Skip to main content


Showing posts from April, 2015

How are Mediators similar to Robin Hood?

Robin shoots with sir Guy by Louis Rhead 1912 Mediation, as a service option, has grown significantly over the last 30 years.  This is one of the topics of an upcoming article in the ABA's Dispute Resolution Magazine for which I was interviewed.  We discussed how it is easier for practitioners to be trained and for clients to find mediators today than it used to be.  However, there is still one place where mediation continues to lag behind resolution of disputes through court litigation: the price. Lower cost is often a motivating factor for people seeking to resolve disputes through mediation.  Because less time (and therefore money) is spent on court dates, discovery and positional negotiation, the financial cost of mediation is often less than litigation.  For practitioners this means that we make less on a mediation case than a litigation case, and in order to succeed, mediators often have to be better at the practice of business and marketing than litigators.  To make t

What is a Skylark? Other than the new name of Kelsey & Trask, P.C.

Kelsey & Trask, P.C. was formed in 2008 by Justin Kelsey and Matthew Trask, and since that time we have grown and changed in many ways.  With Matt's recent opportunity to join Remington Arms , we've re-evaluated what Kelsey & Trask, P.C. means to us and to our clients.  Our new name, Skylark Law & Mediation, P.C., reflects who we are today and what qualities we want to continue to bring to our clients.  Skylark represents the future of our firm, while not forgetting where we came from.  Symbolizing that ongoing connection to our past, the letters from Skylark are all contained within our original name, Kelsey & Trask. What is a skylark?  A skylark is a modest but agile song-bird that typically travels in small flocks, and sings at dawn.  While these changes represent a new day at Skylark Law and Mediation, we shall remain a small firm that doesn't apologize for being small. Our close-knit team has a variety of experience and expertise, and we use that

Should we also talk about when mediation fails?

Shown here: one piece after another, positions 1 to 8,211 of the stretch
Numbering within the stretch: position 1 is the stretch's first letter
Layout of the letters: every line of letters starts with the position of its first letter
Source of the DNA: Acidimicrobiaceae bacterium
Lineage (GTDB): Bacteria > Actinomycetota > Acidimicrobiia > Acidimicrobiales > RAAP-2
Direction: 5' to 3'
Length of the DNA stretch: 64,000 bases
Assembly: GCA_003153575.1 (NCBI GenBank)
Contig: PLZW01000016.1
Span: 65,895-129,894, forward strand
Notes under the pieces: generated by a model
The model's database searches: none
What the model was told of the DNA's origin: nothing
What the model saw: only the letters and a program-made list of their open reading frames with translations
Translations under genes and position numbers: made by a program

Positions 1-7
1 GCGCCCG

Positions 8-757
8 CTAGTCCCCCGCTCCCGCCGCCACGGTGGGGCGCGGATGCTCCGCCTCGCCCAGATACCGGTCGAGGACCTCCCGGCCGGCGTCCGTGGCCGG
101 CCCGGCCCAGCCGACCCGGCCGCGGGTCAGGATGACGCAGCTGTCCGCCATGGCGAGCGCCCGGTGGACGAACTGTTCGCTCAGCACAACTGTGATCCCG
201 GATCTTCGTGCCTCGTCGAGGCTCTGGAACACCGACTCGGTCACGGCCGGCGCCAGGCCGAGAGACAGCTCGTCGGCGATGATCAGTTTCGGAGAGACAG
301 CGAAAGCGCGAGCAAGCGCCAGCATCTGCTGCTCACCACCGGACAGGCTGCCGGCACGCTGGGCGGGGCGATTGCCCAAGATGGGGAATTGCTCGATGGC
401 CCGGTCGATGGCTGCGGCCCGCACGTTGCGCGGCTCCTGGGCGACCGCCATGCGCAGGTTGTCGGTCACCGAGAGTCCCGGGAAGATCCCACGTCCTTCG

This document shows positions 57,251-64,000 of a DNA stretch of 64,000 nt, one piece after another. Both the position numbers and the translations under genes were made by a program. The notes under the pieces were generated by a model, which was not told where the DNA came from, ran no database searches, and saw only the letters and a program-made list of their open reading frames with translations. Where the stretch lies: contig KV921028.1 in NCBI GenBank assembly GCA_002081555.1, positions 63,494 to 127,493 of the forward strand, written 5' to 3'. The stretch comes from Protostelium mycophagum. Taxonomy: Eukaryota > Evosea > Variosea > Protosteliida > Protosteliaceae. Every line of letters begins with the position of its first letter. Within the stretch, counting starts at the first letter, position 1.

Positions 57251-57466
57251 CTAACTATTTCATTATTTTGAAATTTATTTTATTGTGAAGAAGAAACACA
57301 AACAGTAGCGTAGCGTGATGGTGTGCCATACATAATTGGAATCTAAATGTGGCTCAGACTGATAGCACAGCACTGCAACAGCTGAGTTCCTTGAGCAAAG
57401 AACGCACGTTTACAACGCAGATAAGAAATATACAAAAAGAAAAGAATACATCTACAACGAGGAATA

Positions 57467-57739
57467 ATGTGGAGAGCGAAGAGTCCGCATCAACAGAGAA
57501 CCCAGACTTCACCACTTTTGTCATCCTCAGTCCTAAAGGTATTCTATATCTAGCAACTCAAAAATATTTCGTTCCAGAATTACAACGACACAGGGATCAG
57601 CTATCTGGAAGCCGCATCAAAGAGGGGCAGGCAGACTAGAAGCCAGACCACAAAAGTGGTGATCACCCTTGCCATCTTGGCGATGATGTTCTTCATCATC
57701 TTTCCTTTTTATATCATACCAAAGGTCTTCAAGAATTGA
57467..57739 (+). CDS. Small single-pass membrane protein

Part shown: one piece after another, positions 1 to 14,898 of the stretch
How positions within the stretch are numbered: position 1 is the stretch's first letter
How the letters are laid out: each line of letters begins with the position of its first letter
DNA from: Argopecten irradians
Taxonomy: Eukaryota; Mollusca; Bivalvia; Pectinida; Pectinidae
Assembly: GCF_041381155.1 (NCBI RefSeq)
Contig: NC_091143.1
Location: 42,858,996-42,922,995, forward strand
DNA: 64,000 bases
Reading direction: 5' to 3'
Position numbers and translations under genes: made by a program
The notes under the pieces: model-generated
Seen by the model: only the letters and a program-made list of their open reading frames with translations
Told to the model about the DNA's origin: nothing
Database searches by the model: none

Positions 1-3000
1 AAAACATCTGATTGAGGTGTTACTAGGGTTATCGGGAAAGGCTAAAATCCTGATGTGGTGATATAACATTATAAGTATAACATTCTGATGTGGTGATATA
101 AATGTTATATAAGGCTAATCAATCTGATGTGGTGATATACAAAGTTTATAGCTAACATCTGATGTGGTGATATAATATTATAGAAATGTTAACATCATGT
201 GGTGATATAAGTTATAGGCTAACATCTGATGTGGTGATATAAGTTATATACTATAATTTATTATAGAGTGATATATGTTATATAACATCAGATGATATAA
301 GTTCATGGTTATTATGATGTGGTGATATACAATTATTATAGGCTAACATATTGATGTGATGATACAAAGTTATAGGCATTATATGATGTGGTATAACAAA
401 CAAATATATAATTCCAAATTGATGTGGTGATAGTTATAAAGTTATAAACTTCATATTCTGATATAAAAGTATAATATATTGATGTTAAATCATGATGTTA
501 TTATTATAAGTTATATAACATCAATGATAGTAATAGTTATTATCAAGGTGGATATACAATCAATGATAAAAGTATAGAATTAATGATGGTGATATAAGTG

This post is a follow up to last week's post about the Observer Effect in Family Law , and the ongoing conversation on the MBA's My Bar Access forum  about the recent decision in  the Ventrice case . A few attorneys in that discussion have expressed an opinion that is clearly held by many others: "...what I see is a lot of failed mediation." Unfortunately this fact may be true for many, because litigators don't see the successful cases from mediators, they only see the cases that failed. This creates a skewed view of mediation. But it's also problematic if you extrapolate any one failure to all mediation. If the parties failed to reach an agreement in mediation does that mean mediation doesn't work, or that mediation didn't work for that couple?  If a party changes lawyers do we call that a failure of the whole court system? There are bad and good lawyers, and there are bad and good mediators, and there are bad and good clients! We have to be

The Observer Effect in Family Conflict

Duck or Rabbit?- from Wikimedia Commons The recent appellate decision in the  Ventrice case sparked a great discussion on the MBA's  My Bar Access forum, which was started by William Driscoll the appellate counsel for the successful party in that case.  The discussion ranged from constitutional and statutory issues, to an examination of the court's ADR referral program.  One comment in particular, though, just didn't ring true for me: "My personal impression is that mediation works great for those clients who can discuss the issues like adults, but in my experience those are few and far between at least in the beginning of the process. Then, even those clients who are interested tend to lose interest when weighing the cost of paying their attorney's and a mediator to go over the issues and trying to find a compromise, when they either do not want to compromise or are doubtful of the other side compromising." - An attorney who describes himself on Avvo